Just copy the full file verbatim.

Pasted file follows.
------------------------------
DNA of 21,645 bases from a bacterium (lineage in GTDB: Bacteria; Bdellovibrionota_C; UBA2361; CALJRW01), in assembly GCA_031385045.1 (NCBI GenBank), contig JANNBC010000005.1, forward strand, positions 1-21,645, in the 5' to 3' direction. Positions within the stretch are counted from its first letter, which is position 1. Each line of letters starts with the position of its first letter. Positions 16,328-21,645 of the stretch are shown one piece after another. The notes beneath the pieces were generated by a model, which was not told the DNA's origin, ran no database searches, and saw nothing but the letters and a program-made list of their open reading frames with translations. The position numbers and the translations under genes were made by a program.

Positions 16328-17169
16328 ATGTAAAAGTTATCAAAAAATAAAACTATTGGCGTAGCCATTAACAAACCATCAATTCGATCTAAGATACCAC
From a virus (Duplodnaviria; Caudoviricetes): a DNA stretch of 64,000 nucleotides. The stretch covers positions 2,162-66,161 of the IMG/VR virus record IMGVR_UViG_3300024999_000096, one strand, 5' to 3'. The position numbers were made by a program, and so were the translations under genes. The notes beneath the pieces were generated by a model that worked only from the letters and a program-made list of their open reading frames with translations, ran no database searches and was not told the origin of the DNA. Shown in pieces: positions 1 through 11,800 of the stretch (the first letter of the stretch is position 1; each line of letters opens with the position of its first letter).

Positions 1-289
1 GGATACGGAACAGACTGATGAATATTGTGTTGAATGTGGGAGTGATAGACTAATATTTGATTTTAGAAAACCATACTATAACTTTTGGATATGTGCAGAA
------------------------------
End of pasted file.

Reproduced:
DNA of 21,645 bases from a bacterium (lineage in GTDB: Bacteria; Bdellovibrionota_C; UBA2361; CALJRW01), in assembly GCA_031385045.1 (NCBI GenBank), contig JANNBC010000005.1, forward strand, positions 1-21,645, in the 5' to 3' direction. Positions within the stretch are counted from its first letter, which is position 1. Each line of letters starts with the position of its first letter. Positions 16,328-21,645 of the stretch are shown one piece after another. The notes beneath the pieces were generated by a model, which was not told the DNA's origin, ran no database searches, and saw nothing but the letters and a program-made list of their open reading frames with translations. The position numbers and the translations under genes were made by a program.

Positions 16328-17169
16328 ATGTAAAAGTTATCAAAAAATAAAACTATTGGCGTAGCCATTAACAAACCATCAATTCGATCTAAGATACCAC
From a virus (Duplodnaviria; Caudoviricetes): a DNA stretch of 64,000 nucleotides. The stretch covers positions 2,162-66,161 of the IMG/VR virus record IMGVR_UViG_3300024999_000096, one strand, 5' to 3'. The position numbers were made by a program, and so were the translations under genes. The notes beneath the pieces were generated by a model that worked only from the letters and a program-made list of their open reading frames with translations, ran no database searches and was not told the origin of the DNA. Shown in pieces: positions 1 through 11,800 of the stretch (the first letter of the stretch is position 1; each line of letters opens with the position of its first letter).

Positions 1-289
1 GGATACGGAACAGACTGATGAATATTGTGTTGAATGTGGGAGTGATAGACTAATATTTGATTTTAGAAAACCATACTATAACTTTTGGATATGTGCAGAA